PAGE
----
4. Multidetector CT in emergency radiology: acute and generalized non-traumatic abdominal pain.

    PubMed

    Paolantonio, Pasquale; Rengo, Marco; Ferrari, Riccardo; Laghi, Andrea

    2016-01-01

    Multidetector CT (MDCT) is an imaging technique that provides otherwise unobtainable information in the diagnostic work-up of patients presenting with acute abdominal pain. A correct working diagnosis depends essentially on understanding the individual patient's clinical data and laboratory findings. In haemodynamically stable patients with acute severe and generalized abdominal pain, MDCT is now the preferred imaging test and gives invaluable diagnostic information, also in unstable patients after stabilization. In this descriptive review, we focus our attention on acute, severe and generalized or undifferentiated non-traumatic abdominal pain. The main differential diagnoses are acute pancreatitis, gastrointestinal perforation, ruptured abdominal aneurysm and acute mesenteric ischaemia. We will provide radiologist readers with a technical guide to optimize MDCT imaging protocols and list the major CT signs essential to reach a correct diagnosis and guide the best treatment. PMID:26689097

  5. CT-SPECT fusion to correlate radiolabeled monoclonal antibody uptake with abdominal CT findings

    SciTech Connect

    Kramer, E.L.; Noz, M.E.; Sanger, J.J.; Megibow, A.J.; Maguire, G.Q. )

    1989-09-01

    To enhance the information provided by computed tomography (CT) and single photon emission computed tomography (SPECT) performed with radiolabeled, anti-carcinoembryonic antigen monoclonal antibody (MoAb), the authors performed fusion of these types of images from eight subjects with suspected colorectal adenocarcinoma. Section thickness and pixel size of the two studies were matched, coordinates of corresponding points from each study were identified, and CT sections were translated, rotated, and reprojected to match the corresponding SPECT scans. The CT-SPECT fusion enabled identification of anatomic sites of tumor-specific MoAb accumulation in four cases, showed non-specific MoAb accumulation in two, and helped confirm information only suggested by the two studies separately in one.

  6. New technique for treating abdominal surgical site infection using CT woundgraphy and NPWT: A case report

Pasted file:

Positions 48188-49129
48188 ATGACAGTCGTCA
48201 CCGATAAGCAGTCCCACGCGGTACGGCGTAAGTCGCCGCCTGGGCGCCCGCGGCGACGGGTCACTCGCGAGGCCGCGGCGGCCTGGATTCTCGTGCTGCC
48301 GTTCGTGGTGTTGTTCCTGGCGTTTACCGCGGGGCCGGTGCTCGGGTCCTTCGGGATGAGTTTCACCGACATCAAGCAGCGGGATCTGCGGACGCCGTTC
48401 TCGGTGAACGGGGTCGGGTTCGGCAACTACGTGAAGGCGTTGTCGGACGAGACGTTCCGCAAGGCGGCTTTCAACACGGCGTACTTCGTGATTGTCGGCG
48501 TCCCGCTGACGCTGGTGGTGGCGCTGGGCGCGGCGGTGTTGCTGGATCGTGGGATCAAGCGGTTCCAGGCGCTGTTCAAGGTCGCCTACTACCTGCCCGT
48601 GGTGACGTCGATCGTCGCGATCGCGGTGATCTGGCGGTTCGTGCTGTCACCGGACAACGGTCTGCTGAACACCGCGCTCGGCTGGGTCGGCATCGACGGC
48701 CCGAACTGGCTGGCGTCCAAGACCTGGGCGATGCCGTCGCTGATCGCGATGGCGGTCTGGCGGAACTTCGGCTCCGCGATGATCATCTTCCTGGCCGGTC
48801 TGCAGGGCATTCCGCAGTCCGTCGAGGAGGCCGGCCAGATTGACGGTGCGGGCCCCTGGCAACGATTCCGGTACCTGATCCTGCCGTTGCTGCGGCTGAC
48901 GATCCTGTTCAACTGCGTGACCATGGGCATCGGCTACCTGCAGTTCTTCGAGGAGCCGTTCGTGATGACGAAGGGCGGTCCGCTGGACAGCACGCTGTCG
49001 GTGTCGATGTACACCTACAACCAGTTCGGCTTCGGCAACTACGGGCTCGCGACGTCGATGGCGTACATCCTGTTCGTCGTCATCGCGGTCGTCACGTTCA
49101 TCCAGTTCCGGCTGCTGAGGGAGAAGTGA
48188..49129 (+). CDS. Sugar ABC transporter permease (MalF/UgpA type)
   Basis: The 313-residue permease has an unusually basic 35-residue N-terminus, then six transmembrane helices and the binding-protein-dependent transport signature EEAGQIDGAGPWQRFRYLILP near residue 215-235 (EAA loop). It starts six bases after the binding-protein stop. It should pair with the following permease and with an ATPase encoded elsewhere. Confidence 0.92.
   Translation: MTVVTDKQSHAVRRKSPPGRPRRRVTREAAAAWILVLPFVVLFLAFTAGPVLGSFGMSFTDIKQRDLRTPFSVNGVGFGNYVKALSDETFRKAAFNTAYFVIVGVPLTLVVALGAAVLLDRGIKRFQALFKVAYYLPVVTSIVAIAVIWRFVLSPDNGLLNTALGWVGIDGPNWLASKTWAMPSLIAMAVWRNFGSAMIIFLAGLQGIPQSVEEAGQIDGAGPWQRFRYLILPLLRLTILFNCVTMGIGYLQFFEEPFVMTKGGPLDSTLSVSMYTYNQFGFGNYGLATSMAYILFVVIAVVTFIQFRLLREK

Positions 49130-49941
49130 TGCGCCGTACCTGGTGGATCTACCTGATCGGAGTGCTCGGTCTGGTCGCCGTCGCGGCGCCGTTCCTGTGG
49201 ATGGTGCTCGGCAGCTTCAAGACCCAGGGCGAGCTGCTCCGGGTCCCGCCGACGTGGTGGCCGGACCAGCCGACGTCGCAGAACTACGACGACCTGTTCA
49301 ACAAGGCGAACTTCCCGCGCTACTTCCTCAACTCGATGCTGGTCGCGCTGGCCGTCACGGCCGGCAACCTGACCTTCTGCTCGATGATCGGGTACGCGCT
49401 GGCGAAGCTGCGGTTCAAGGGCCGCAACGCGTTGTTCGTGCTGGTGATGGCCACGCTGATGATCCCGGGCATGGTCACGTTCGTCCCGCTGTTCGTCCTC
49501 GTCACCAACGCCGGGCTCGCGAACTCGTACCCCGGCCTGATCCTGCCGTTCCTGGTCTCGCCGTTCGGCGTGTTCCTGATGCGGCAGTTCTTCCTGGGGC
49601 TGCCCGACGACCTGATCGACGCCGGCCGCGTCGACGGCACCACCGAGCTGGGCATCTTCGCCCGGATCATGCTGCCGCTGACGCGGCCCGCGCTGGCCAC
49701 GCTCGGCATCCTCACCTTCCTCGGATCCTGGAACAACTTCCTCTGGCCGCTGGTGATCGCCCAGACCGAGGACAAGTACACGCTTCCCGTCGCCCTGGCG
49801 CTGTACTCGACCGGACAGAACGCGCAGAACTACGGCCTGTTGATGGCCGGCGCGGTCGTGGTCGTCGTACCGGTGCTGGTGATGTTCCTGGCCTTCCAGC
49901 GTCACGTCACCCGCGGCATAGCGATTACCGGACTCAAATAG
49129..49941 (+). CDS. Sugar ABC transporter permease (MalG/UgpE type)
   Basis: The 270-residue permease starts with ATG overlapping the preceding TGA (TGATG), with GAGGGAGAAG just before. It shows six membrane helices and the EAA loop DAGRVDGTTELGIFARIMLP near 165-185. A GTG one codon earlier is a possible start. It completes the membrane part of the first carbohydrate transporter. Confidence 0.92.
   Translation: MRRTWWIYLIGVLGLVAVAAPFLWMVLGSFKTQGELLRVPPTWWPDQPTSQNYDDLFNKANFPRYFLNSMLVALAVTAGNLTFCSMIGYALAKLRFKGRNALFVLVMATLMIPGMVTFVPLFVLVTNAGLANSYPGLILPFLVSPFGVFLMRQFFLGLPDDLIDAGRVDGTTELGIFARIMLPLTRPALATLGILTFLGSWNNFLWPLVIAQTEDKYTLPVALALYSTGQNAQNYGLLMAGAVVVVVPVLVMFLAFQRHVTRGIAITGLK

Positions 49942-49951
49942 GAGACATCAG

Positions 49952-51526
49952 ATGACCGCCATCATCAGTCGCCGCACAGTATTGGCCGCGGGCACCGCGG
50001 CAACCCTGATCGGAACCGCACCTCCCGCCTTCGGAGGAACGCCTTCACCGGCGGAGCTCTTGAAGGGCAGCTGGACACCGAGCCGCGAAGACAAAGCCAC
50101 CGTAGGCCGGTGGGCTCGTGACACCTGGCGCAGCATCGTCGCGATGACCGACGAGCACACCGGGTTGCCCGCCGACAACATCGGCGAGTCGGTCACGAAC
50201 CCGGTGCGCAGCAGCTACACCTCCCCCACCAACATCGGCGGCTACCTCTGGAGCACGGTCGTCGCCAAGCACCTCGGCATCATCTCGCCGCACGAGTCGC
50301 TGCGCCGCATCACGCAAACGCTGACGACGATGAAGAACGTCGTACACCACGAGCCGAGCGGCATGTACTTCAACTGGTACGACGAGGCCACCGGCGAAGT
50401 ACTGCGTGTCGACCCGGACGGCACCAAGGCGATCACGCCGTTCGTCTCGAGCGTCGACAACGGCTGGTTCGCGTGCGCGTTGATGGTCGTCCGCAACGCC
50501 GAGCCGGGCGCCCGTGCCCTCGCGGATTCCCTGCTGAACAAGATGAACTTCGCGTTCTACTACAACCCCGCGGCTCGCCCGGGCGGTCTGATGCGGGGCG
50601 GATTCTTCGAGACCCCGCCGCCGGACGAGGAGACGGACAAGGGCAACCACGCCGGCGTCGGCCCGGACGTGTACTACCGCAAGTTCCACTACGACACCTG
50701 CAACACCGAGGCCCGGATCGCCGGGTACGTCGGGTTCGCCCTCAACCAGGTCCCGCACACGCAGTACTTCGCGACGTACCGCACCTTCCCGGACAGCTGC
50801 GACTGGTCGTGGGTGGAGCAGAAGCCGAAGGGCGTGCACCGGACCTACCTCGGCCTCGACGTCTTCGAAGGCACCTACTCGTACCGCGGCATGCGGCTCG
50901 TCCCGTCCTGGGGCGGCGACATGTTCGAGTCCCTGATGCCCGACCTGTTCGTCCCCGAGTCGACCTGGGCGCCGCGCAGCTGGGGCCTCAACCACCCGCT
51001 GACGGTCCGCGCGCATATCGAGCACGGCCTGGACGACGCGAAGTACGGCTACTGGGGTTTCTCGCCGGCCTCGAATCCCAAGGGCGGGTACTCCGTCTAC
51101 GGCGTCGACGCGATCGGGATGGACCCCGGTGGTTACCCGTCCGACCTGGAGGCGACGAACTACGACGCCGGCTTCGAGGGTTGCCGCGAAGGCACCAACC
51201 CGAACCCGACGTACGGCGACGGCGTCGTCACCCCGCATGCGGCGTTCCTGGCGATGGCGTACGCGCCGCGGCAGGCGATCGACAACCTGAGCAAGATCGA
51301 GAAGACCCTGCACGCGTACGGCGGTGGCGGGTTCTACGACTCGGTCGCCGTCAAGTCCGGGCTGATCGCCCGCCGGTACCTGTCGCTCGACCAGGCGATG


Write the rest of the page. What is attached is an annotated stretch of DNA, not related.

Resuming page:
PubMed Central

    Ito, Eisaku; Yoshida, Masashi; Nakashima, Keigo; Suzuki, Norihiko; Imakita, Tomonori; Tsutsui, Nobuhiro; Ohdaira, Hironori; Kitajima, Masaki; Suzuki, Yutaka

    2016-01-01

    Introduction Negative pressure wound therapy (NPWT) for abdominal surgical site infection (SSI) is becoming increasingly common, although enterocutaneous fistula (ECF) has been reported as a complication. To avoid ECF, we used computed tomography (CT) woundgraphy to evaluate the relationship between the wound and the intestine, and then safely treated the abdominal SSI with NPWT. Case presentation Following a laparoscopic intersphincteric resection for low rectal neuroendocrine tumor and covering ileostomy, a 59-year-old woman underwent stoma closure. Six days after surgery, we diagnosed SSI. We suspected ECF, because the wound was deep and the pus resembled enteric fluid. However, CT woundgraphy showed that the wound was separated from the abdominal cavity and the intestine by the abdominal rectus muscle. Accordingly, we performed NPWT. SSI was cured and the wound was well granulated. Twenty-three days after surgery, the patient was discharged. Eventually, the wound was completely epithelialized. Discussion Although successful NPWT has been reported for open abdominal wounds, ECF is a common complication. ECF can be prevented by separating the wound from the intestine by the omentum or muscle fascia, protecting the intestinal serosa during surgery, and applying low vacuum pressure. The relationships among the wound, the fascia, and the intestine must be evaluated before abdominal SSI treatment. One good method is CT woundgraphy, which evaluates wound extent and depth, closure of muscle fascia, and the relationship between the wound and the intestine. Conclusion We report a case of CT woundgraphy before NPWT for abdominal SSI. CT woundgraphy is a good candidate for evaluating wound condition. PMID:27002290

  7. Characterization of indeterminate spleen lesions in primary CT after blunt abdominal trauma: potential role of MR imaging.

    PubMed

    Gordic, Sonja; Alkadhi, Hatem; Simmen, Hans-Peter; Wanner, Guido; Cadosch, Dieter

    2014-10-01